The ninth anniversary of the 9/11 attacks passed with ceremonies, commemorations and reflections on where we have come as a society since that terrible day. The conclusion is clear: The rebuilding work is incomplete.
There are conversations we still need to have.
The last several months witnessed debates concerning relations between Muslims and non-Muslims, mainly as a result of the proposal to build an Islamic center near Ground Zero. Talk radio hosts and media pundits made the national story that cast Muslims as insufficiently sorry for the acts of 19 hijackers and insensitive to the victims' families. Muslims were suspect after 9/11, but the recent debates beginning in New York City highlighted the gap of understanding between Muslims and non-Muslims. The situation had reached a point where President Obama had to say at that U.S. is not at war with Islam. He went onto remind people that Muslims are our co-workers, neighbors and friends.
These relationships have almost been forgotten. Studies show that Americans view Muslims in a negative light. A new poll from Quinnipiac University found that 38% of American voters have a favorable opinion of Islam, while 40% have an unfavorable opinion. In that same study, 50% of voters say Islam is a peaceful religion, and 27% say Islam encourages violence to non-Muslims. The numbers are consistent with other studies. A Gallup Poll revealed that 57% of Americans when asked what they admired about Islam said "nothing" or "I don't know." A recent Washington Post poll revealed that a shocking 49% of Americans view Islam unfavorably.
The urge to view Islam through a prism of extremism remains strong and should be fought, since it is dangerous to confuse mainstream Muslims with extremists, who constitute a fraction of the world's 1.5 billion Muslims. There is no need to oblige Muslims and Muslim Americans to feel a collective guilt or responsibility. Ministers have denounced Islam and warned that we headed for a Muslim takeover of America.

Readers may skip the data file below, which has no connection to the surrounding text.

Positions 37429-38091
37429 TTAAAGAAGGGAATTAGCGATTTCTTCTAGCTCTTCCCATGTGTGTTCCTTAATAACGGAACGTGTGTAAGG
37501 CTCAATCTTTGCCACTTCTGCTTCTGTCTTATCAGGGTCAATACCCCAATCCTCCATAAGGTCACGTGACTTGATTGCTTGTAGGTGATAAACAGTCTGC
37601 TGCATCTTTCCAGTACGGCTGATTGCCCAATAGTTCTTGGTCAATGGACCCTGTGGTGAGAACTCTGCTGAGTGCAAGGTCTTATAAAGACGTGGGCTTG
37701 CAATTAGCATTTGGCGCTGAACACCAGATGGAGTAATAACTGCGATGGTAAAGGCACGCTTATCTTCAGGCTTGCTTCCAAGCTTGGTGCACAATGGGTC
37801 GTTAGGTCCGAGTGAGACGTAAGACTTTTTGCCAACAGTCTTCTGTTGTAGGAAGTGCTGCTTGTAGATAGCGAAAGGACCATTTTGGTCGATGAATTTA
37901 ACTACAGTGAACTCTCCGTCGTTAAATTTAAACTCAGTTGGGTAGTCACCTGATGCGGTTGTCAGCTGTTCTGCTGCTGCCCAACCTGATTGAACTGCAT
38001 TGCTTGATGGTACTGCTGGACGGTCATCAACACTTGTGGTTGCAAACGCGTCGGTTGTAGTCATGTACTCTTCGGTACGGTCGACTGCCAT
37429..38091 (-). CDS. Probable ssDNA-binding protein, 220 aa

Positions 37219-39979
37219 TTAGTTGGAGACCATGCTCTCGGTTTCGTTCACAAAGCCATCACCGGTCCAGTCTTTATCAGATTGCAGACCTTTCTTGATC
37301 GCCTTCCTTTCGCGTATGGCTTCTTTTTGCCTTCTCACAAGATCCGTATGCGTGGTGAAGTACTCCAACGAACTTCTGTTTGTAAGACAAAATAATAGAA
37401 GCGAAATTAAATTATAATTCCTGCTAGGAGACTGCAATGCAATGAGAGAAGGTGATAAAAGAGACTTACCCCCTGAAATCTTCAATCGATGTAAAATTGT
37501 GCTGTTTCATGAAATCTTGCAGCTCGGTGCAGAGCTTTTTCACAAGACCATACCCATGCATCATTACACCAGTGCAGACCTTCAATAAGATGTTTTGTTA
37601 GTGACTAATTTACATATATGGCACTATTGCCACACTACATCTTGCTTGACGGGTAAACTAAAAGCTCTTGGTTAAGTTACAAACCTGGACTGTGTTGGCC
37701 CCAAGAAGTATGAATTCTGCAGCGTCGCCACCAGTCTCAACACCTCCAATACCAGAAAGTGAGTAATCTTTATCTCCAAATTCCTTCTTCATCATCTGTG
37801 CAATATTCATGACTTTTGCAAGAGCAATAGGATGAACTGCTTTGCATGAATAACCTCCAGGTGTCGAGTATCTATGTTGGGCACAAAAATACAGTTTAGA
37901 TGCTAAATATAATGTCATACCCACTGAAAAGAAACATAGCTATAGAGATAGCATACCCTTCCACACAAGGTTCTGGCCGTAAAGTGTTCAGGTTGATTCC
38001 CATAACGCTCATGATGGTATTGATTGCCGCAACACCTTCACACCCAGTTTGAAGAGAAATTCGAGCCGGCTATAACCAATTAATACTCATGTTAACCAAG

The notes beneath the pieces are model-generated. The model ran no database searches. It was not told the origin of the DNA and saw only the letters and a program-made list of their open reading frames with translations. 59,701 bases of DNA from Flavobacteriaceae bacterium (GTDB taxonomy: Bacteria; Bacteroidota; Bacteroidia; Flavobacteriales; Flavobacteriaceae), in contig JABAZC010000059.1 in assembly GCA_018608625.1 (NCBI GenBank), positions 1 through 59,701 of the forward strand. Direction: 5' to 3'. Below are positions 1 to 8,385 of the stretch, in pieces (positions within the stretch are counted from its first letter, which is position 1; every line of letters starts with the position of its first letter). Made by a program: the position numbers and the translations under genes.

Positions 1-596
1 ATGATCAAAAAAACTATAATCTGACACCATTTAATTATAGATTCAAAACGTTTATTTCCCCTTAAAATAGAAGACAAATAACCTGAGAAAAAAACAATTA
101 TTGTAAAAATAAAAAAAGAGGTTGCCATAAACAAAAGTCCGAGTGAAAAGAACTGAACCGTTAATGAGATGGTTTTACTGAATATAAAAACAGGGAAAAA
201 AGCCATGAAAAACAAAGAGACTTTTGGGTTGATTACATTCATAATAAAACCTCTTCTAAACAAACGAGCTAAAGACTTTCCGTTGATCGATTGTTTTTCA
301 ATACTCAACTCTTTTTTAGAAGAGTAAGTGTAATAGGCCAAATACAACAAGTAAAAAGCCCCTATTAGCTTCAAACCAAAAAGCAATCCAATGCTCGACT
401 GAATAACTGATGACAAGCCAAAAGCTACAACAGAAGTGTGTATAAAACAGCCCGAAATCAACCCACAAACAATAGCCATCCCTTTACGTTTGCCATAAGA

History shows that tough economic times strain relations, and these times do not appear to be the exception as we witness a wave of xenophobia targeting Mexican immigrants and Muslims and advocating anti-immigration laws. And yet, major Gallup and Pew polls show a majority of American Muslims are economically, educationally, socially and politically integrated. They are among the most successful and highly educated minorities in the U.S. It is time to address the gaps between our understanding of Muslims and Islam and leave behind the myths and stereotypes that frame the view that many Americans hold of Islam and Muslims.
As we have done in the past and still continue to do in combating racism and anti-Semitism, it is important to systematically address the dangers of Islamophobia. This means that there should be a coordinated effort by political, religious, educational and media leaders to address this issue and by both sides of the Park 51 debate to come together. The need to do so is urgent if we are to protect pluralism in America.
These are good starting points for a fresh conversation with fact in mind. We may have differences, but we share a common humanity -- regardless of what you may hear.
John L. Esposito, the author of "The Future of Islam," is University Professor of Religion and International Affairs at Georgetown University and founding director of the Center for Muslim-Christian Understanding. Sheila B. Lalwani is a research fellow at the center.
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